no one except the bloodless Intellectualist." " But Experience " comprehends thought and more. It is all-inclusive. Thought produces at best a original and mere image of reality, a solemn shadow-land of interconBut nected notions, a still, dead world of mere ideas. It is an activity, and an is concrete, living.
it satisfies

"

experience

and active purpose as well activity that has emotional value as meaning. Experience is adequate to reality : reality is
experience.
indefinite and figurative contrast between and "experience" most Idealists are content. "thought" But Mr. Bradley has no faith in obscurity, and brings his He tells us what he means by conclusions to the open.
this

With

"Experience" with which he identifies "Reality." Experience means something much the same as given and We perceive, on reflection, that to be real, present fact. or even barely to exist, must be to fall within sentience. Sentient experience, in short, is reality, and what is not this is not real. We may say, in other words, that there is no or fact outside of that which is commonly called being psychical existence. Feeling, thought and volition (any under which we class psychical phenomena) are all groups the material of existence. And there is no other material
the
' '

1

Naturalism and Agnosticism, p. 282.

72

THE METAPHYSICAL BASIS' '

even possible." 1 Being and reality are, in brief, one thing with sentience ; they can neither be opposed to, 2 nor even in the end, distinguished from it."
actual, or

do not think that any comment or paraphrase of mine could add either clearness or emphasis to Mr. Bradley's I take it that he asks us to believe that time, language.
I

space, matter, spirit, sticks, stones, selves,

human

society,
is

any object whatsoever which
itself just feeling,

we

can

feel,

think, or will,

nation of

them

;

or thought, or volition, or some combithat the objects of consciousness are
Ordinarily, feelings are viewed

themselves consciousness.

as the result of feeling ; thoughts as the products of thinkOn Mr. ing ; volitions as the consequences of willing. view they are the ready-furnished material of Bradley's

these operations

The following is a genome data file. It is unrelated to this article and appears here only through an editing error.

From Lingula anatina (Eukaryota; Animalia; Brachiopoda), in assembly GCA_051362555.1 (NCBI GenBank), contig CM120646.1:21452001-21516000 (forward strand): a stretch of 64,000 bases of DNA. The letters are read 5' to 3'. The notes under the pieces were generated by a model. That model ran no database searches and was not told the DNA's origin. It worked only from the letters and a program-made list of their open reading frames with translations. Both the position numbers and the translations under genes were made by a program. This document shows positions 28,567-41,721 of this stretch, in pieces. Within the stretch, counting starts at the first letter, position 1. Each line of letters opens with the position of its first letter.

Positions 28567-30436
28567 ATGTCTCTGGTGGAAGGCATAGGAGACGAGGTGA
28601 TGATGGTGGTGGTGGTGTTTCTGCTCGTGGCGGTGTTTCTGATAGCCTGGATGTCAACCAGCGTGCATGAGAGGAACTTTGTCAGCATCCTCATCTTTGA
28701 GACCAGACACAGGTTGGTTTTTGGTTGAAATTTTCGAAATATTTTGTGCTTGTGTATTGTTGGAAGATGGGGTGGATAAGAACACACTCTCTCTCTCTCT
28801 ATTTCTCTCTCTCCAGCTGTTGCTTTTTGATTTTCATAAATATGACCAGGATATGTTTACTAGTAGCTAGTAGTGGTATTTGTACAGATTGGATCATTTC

selves.

;

and there are no operators save them-

is

proof does Mr. Bradley offer of a doctrine which apparently so incongruous with the opinion not only of

What

It ordinary and scientific men, but of most philosophers ? consists in challenging us to produce or point out anything

besides feelings, thoughts, or volitions, or whatever else constitutes psychical phenomena. Find any piece of existence, take up anything that anyone could possibly call
' '

a fact, or could in any sense assert to have being, and then if it does not consist in sentient judge experience. Try to discover any sense in

speak of

it,

when
is

all

which you can still continue to perception and feeling have been
it

removed." 3 This argument
ing.
1

unanswerable, and yet

proves nothis

The demand which Mr. Bradley makes
144^
2

a self146.

Bradley's Appearance and Reality, p.

Ibid., p.

p. 145.

MINE AND THINE
to

73

contradictory demand, similar to requiring a mathematician 21. For Mr. Bradley requires us to prove that 2x2

=

"find," "take up," "assert," that is, to possess as experiIt ence, what, at the same time, must not be experience.

might quite well acknowledge that he can "find," "take up," "assert," "speak of" nothing but experience, and still try to maintain that That we experience consists of utterly disparate elements.
dualist

is impossible to do so nature of experience.

;

but that

tells

us nothing as to the

A

cannot go beyond experience, that we can conceive only the experienced," does not prove that experience consists of mere unity, nor of mere difference, nor does any light whatsoever upon its constitution.
it

' '

throw
all

Neither does the

' '

fact that

nothing remains when

perception and feeling are removed" prove that nothing exists except perception and It is an old feeling. fallacy,

exposed by Mr. Bradley himself, to conclude that because the removal of one element in a whole destroys the whole,
therefore that one element is the whole. Pleasure may be an essential element of the but there may be other good,
essential elements in it as well, the removal of any one of which would destroy it. Neither of these arguments proves that "reality is " or that it on both its subjective and experience consists, objective aspects, of feelings, thought, or volitions.
;

They

show

that the object is relative to the subject, subject and object are indiscerptible elements of

and that

experience ;

but not that they are so indistinguishably one that knowknows knowledge, feeling feels feelings, volition wills ledge
volitions.

Indeed, Mr. Bradley does not aim at any such insipid iteration, nor does he need to be told that unity implies

74

THE METAPHYSICAL BASIS-

and difference unity any more than does Dr. Ward. His Absolute is to contain, combine, transmute, 1 The Absolute "w its appearnay, be all finite things. In a similar way Dr. ances, all and every one of them."
difference,

Ward's God

is

to

be "the living unity of

all."

2

An

abstract pantheistic Monism is as repugnant to the one as But a polytheistic aristocracy of Monads is to the other.

His premisses are such logic is inexorable. that differences must not merely be reconciled or harMr. Bradley's
monised, and relations not merely be surmounted, but
eliminated.
First,

he can admit
discover
is

distinctions,

but not divisions

:

'What we

a whole in which distinctions can

be made, but in which divisions do not exist." 8 Then the distinctions must be quantitative only, not qualitative:
there are differences of degrees of reality, and no other differences. But even these, like every other distinction,